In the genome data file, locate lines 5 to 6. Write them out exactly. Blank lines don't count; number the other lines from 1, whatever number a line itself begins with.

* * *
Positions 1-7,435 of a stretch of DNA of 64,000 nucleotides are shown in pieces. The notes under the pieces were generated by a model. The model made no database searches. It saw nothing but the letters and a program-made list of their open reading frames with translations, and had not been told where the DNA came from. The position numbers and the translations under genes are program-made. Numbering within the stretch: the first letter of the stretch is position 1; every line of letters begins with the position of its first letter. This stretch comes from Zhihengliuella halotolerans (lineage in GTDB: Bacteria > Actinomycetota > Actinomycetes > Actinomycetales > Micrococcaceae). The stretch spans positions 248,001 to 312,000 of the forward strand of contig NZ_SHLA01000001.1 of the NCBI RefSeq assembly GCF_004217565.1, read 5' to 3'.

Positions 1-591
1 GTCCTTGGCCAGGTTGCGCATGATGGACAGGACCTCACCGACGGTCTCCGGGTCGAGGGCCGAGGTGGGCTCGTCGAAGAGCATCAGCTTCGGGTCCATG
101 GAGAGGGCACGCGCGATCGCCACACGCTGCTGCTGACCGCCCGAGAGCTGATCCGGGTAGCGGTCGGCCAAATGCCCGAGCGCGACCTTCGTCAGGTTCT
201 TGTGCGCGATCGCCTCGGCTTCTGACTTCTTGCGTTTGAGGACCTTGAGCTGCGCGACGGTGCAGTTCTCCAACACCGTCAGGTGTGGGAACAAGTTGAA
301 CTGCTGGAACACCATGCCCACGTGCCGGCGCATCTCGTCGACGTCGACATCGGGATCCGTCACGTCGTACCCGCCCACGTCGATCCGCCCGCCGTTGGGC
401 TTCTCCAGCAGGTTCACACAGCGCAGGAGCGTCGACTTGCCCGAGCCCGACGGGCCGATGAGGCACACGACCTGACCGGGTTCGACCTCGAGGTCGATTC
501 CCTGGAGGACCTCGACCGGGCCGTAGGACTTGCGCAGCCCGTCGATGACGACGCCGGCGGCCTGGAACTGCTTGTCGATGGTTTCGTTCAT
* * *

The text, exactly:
201 TGTGCGCGATCGCCTCGGCTTCTGACTTCTTGCGTTTGAGGACCTTGAGCTGCGCGACGGTGCAGTTCTCCAACACCGTCAGGTGTGGGAACAAGTTGAA
301 CTGCTGGAACACCATGCCCACGTGCCGGCGCATCTCGTCGACGTCGACATCGGGATCCGTCACGTCGTACCCGCCCACGTCGATCCGCCCGCCGTTGGGC